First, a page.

House et al. (1991) examined a community sample of 128 patients, who were identified by their family physician as having had a first stroke. The present state examination was conducted on 89 patients at 1 month poststroke, on 119 patients at 6 months (i.e., 30 patients were seen for the first time at 6 months) and 112 patients at 12 months poststroke. Although the diagnostic status of the 10 patients (11%) with major depression at 1 month was not reported at 6 months, two patients continued to have major depression at both 6 months and 1 year. Using the
6 12 In-hospital major depression
6 12 In-hospital minor depression
6 12 Months since index stroke n
□ No depression □ Minor depression □ Major depression
Figure 8.1 Diagnostic outcome at 3, 6, 12, and 24-month follow-up for 142 patients based on their in-hospital diagnoses of DSM-IV major depression (n = 27). DSM-IV minor depression (n = 36) or no mood disorder (n = 79). Among the patients with in-hospital major depression (a) note the increase in the non-depressed group at 12 and 24 months. This is not seen in the minor depression patients (b) About 25% of the initially non-depressed patients (c) were found to have a depressive diagnosis at follow-up.
Beck depression inventory (BDI) as a measure of depression, 6 of 14 patients who scored 13 or more at 1 month continued to score 13 or more at 6-month follow-up.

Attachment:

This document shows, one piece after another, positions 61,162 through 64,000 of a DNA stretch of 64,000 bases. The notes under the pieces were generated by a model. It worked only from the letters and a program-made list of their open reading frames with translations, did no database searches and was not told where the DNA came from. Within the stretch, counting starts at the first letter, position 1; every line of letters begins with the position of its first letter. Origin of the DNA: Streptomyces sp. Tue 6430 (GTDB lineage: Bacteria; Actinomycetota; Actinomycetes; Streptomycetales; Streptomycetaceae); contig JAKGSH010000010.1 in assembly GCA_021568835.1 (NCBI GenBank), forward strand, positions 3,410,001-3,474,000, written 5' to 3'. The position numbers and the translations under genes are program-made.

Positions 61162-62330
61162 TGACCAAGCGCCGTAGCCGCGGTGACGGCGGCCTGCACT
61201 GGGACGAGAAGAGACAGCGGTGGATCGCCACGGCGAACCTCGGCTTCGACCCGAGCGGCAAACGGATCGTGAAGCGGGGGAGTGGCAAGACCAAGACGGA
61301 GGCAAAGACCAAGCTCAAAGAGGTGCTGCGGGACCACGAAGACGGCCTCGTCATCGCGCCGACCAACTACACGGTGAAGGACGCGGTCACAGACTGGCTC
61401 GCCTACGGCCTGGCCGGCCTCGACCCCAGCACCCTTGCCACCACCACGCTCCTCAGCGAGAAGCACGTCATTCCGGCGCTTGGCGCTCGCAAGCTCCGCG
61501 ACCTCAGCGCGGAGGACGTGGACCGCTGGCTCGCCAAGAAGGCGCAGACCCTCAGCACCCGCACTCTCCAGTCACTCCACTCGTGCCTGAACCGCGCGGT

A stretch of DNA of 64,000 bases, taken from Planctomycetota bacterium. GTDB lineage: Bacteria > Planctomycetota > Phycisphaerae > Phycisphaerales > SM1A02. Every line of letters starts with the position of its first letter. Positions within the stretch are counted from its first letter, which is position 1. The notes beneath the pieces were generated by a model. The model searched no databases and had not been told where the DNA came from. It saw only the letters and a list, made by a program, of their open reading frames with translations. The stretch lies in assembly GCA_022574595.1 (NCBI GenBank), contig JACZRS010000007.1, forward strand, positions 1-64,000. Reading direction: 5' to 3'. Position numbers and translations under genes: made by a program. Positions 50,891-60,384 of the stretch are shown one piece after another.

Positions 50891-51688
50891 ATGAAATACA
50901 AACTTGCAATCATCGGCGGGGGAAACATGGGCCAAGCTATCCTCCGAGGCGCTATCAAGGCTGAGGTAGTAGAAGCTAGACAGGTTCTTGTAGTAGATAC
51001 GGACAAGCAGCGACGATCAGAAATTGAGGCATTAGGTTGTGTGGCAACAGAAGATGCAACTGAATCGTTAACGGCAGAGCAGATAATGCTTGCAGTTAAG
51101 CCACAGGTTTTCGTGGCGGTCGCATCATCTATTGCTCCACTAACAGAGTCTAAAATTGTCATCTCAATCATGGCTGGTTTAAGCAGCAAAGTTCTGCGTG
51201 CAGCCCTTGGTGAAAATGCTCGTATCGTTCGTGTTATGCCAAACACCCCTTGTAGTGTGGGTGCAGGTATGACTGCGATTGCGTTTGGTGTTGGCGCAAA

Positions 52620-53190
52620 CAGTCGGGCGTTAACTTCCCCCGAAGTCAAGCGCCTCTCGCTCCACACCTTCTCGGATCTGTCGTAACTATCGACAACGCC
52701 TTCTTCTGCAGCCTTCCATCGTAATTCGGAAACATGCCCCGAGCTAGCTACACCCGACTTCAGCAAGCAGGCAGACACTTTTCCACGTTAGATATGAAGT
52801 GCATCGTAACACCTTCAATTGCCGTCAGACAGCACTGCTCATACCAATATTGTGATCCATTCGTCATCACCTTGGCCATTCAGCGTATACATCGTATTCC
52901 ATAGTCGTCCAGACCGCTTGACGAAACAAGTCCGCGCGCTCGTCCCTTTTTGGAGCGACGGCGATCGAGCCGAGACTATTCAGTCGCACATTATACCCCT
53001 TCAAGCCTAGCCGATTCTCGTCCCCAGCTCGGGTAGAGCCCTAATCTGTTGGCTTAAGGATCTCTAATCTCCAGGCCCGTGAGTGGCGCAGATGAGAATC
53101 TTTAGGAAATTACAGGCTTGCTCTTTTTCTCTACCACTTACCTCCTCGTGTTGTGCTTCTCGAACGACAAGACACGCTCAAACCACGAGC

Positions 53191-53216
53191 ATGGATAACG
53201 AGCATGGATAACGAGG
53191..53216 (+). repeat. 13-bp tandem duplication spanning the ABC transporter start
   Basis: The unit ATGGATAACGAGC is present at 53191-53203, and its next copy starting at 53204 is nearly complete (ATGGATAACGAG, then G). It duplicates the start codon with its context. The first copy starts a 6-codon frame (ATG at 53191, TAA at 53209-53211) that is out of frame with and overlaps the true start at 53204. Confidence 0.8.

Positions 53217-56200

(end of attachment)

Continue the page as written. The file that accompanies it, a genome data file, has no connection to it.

Burvill et al. (1995) conducted psychiatric interviews using a modified version of the present state exam at 4 months following stroke in 248 patients as part of a community based study of stroke. At 12 months following stroke, 234 of these
Robinson et al. (unpublished data)
Morris et al. (1990)
Astrom et al. (1993)
Burvill et al. (1995)
□ Major depression □ Minor depression
Figure 8.2 The percent of patients with an initial assessment diagnosis of major poststroke depression who continued to have a diagnosis of major depression, or had changed to a diagnosis of minor depression at 1-year follow-up. Note the number of chronic cases varies between studies probably reflecting a mixture of etiologies among the group with in-hospital major poststroke depression. The mean frequency of persistent major depression at 1-year follow-up across all studies was 26%.